Archaeology 101: GIS

This year my Campus Archaeology Program project is going to be incorporating information from recent Field School’s into the pre-existing GIS map made of the Campus. This will include mapping Shovel Test Pit and excavation location and detail information. The ultimate goal of this project is to integrate all the previously gathered data obtained during CAP excavations and Field Schools to determine the predictability of finding artifacts at specific locations on campus.

GIS stands for Geographic Information System and works as a means of storing, analyzing, and displaying digitized data in a spatially meaningful way. This means that a wide variety of data can be mapped spatially including cartographic information and statistical information. This allows maps to be developed not only in a two dimensional way with street and building information, but also three dimensionally with elevation and topographic information. Statistics can also be incorporated into this as well, for example, allowing mapping of different demographics.

Raster and Vector Model

Data is put into digital form through two main types of data storage, raster and vectors. A raster is a pixel. The data is stored is rows and columns of cells. Each cell, or pixel, is assigned a value that could be anything from elevation, temperature, land use, etc. All these pixels come together to form a larger image. The value of storing data in raster cells is that is allows data to be displayed continuously, for example, elevation models are best displayed as a raster model because it allows for discreet continuous changes in elevation to be shown.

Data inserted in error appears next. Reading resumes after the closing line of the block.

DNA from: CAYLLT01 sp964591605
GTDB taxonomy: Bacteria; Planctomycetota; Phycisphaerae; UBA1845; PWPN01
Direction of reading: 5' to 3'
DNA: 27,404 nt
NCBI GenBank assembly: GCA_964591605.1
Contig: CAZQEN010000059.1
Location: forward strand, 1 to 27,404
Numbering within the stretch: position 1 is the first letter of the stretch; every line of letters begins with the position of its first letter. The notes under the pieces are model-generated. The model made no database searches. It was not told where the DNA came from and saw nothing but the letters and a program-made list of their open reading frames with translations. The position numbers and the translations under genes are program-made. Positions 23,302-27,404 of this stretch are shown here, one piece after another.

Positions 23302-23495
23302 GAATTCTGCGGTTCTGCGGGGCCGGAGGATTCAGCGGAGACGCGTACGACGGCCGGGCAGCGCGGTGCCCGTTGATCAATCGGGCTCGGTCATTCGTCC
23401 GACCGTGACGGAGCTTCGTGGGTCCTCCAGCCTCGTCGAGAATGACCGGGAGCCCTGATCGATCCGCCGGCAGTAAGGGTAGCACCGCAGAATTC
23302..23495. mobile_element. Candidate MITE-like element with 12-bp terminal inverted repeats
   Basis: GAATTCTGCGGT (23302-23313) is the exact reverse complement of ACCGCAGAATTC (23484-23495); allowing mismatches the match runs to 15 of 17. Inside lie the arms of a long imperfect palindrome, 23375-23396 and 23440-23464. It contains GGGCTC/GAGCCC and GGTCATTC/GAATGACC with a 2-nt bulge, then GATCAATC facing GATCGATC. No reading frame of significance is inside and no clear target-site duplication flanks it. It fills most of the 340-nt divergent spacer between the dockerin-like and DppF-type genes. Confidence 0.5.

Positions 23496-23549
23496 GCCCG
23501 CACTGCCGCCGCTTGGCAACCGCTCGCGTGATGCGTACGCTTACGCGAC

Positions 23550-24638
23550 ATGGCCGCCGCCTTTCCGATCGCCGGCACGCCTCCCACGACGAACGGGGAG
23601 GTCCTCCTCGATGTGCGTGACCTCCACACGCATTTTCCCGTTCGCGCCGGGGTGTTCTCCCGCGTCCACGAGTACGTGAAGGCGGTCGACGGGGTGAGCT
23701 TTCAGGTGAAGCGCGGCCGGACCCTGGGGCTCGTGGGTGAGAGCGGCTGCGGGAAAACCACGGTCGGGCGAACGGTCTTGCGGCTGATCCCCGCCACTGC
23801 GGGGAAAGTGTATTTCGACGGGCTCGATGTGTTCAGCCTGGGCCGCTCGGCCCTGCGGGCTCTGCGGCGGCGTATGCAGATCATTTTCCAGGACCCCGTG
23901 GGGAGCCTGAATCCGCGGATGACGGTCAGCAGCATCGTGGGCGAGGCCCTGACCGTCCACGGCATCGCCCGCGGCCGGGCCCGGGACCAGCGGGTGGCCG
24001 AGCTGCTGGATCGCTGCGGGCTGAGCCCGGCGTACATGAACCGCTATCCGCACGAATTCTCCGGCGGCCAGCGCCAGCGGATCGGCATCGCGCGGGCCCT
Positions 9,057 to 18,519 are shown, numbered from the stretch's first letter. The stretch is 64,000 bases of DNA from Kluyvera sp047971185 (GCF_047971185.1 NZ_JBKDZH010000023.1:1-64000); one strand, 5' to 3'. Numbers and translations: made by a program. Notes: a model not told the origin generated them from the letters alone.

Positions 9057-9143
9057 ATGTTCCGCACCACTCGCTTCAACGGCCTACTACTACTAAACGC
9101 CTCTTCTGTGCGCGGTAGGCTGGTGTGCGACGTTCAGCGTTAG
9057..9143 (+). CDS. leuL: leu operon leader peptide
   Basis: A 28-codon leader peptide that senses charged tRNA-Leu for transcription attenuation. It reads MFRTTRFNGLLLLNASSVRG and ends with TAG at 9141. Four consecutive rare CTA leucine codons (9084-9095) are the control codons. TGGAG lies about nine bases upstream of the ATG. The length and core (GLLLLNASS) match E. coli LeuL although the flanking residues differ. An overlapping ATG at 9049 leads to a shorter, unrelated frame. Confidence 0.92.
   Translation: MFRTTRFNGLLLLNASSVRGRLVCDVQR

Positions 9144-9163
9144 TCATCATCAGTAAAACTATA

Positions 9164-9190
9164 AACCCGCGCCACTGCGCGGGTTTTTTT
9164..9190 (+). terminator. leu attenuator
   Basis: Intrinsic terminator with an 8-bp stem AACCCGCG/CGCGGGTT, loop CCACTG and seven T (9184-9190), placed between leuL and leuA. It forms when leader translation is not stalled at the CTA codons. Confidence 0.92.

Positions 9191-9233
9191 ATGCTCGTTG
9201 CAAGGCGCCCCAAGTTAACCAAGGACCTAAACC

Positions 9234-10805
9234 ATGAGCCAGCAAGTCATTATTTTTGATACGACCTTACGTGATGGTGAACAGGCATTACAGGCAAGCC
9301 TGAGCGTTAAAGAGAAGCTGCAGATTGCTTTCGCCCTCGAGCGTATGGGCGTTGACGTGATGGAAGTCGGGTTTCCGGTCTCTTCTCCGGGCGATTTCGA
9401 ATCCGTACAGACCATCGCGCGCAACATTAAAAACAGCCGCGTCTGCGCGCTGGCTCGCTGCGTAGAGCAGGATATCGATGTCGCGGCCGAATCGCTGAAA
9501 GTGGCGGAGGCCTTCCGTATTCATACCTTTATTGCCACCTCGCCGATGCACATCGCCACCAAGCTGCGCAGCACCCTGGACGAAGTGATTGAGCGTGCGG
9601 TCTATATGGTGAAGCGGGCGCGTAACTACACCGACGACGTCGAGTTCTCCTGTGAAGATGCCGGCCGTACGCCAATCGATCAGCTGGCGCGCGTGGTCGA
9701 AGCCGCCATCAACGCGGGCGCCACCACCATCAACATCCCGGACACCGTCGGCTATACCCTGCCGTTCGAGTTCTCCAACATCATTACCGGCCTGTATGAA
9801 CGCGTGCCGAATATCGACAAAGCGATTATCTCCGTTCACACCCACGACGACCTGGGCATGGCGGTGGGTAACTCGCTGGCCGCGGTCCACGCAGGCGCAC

Vectors are a way of displaying data in three different types. Points, which allow for representation objects that require only a single point reference. Another data illustration that vectors allow for are lines, which allow for information such as roads, rivers, and topographic lines to be displayed one-dimensionally. The final type of data display is polygons, which allow for two-dimensional image depiction. Vector is usually seen in more in illustrating roads, lakes, sites, and other information in polygons.

When we use GIS at Campus Archaeology, we use both raster and vector layers. For aerial photos or elevation models we use vector data because it creates pictures. For information about the campus itself and our sites we create vector data. By combining the two we can create a model of campus that we can analyze.



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